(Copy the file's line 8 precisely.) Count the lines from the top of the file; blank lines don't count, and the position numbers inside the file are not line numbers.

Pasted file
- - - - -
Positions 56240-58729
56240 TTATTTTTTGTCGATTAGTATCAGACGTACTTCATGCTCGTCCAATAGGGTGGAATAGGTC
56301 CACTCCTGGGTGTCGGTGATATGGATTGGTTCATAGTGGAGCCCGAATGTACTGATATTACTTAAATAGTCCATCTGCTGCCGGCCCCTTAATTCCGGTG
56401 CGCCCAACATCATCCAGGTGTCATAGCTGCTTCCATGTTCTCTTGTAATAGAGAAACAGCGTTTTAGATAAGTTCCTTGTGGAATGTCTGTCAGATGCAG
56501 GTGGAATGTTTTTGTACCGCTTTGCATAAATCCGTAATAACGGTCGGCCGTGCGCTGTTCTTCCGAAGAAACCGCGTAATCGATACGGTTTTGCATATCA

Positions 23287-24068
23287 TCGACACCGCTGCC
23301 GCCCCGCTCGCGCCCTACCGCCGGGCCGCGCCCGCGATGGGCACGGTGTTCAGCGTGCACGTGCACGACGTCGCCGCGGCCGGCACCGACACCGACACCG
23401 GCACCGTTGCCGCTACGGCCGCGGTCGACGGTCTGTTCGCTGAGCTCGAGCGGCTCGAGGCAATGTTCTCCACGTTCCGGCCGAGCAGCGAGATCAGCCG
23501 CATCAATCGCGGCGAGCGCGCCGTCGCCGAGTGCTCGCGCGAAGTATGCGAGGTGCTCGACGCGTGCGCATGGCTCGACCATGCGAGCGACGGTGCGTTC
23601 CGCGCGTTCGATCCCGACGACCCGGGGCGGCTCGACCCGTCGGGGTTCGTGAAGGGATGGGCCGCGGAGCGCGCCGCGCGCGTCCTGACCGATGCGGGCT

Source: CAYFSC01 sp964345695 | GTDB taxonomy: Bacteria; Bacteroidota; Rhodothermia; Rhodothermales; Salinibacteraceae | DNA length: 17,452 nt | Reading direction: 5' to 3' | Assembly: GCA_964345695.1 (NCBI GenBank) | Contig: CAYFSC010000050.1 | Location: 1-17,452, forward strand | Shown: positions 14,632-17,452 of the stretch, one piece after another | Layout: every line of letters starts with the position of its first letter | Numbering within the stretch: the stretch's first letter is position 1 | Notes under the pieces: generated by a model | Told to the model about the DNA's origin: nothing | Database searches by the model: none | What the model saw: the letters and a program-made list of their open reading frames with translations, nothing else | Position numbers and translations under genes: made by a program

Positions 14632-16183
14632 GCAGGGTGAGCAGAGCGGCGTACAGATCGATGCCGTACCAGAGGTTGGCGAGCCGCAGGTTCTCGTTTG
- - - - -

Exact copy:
23301 GCCCCGCTCGCGCCCTACCGCCGGGCCGCGCCCGCGATGGGCACGGTGTTCAGCGTGCACGTGCACGACGTCGCCGCGGCCGGCACCGACACCGACACCG